Risk Treatment

Risk treatment involves identifying one or more treatment options and implementing the options considered most effective. Risk treatment options are:

  • Risk termination, which can involve changing aspects of the overall grant management plan to eliminate the threat, isolating project objectives from the risk’s impact, or relaxing the objectives that are threatened (e.g. extending the schedule or reducing the scope). In extreme cases this can include eliminating objectives, deciding not to start a project or terminating the project. Risks identified early in the project can be avoided by clarifying requirements, obtaining more information, improving communications, or obtaining expertise.
  • Risk mitigation involves reducing the probability and/or the impact of risk threat to an acceptable level. Taking early and proactive action against a risk is often more effective than attempting to repair the damage a realized risk has caused. Modifying project plans at the planning stage and developing contingency plans are examples of risk mitigation.
  • Risk transfer involves shifting the negative or positive impact of the uncertain event (and ownership of the response) to a third party. Risk transfer does not eliminate a threat; it simply makes another party responsible for managing i In the context of Global Fund grants, the Principal Recipient (PR) retains the ultimate responsibility vis-à-vis the Global Fund, hence it only makes sense to transfer risk to entities that are better equipped to deal with it. An example could be transferring the risk for transport of procured pharmaceuticals to a logistics company with adequate insurance.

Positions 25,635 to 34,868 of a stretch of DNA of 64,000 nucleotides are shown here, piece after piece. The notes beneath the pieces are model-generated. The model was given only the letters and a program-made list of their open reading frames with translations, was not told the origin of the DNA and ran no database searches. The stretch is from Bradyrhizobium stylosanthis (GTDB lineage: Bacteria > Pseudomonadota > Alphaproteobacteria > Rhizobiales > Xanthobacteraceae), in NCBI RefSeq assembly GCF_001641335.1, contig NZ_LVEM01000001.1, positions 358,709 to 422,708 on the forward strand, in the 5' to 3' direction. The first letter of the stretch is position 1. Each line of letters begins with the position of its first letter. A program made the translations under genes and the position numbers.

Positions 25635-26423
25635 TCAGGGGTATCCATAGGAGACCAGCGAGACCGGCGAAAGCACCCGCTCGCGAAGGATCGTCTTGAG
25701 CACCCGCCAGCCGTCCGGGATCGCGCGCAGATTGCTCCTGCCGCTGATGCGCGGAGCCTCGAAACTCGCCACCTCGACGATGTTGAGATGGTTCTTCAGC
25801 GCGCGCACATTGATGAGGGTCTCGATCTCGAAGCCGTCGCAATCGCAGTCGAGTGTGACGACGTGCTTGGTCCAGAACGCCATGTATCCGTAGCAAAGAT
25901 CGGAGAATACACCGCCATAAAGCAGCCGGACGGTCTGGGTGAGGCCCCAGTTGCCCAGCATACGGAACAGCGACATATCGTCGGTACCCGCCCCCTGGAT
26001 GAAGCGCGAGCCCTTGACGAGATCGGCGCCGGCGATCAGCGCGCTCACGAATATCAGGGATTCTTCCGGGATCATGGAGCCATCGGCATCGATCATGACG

• Risk tolerance is often taken as a risk strategy since it is very difficult to plan responses for every identified risk. Risk acceptance should normally only be taken for low-priority risks (green as per guidance on risk acceptance in the UNDP Enterprise Risk Management (ERM) Policy).

All risks shall be assigned to a risk owner, who is responsible for reporting the risks and assuring that they are treated appropriately. Once implemented, treatments need to be monitored and continuously reviewed in order to make sure they had the intended effect.

Example A: In the example of the risk of poor programmatic data quality, the team decided to apply risk mitigation (reducing probability) by including capacity development activities into the grant plans. Based on the analysis of existing data, the team identified the three regions with the highest rate of under-reporting, and included plans to train all health workers responsible for data collection in these regions in the first quarter of the project. The trainings would be accompanied by distribution of data recording and reporting forms. The team also identified the budget required for these risk mitigation measures and assigned implementation to the monitoring and evaluation (M&E) Officer (risk owner). The risk, its causes, probability, impact and mitigation measures were recorded in the project Risk Log.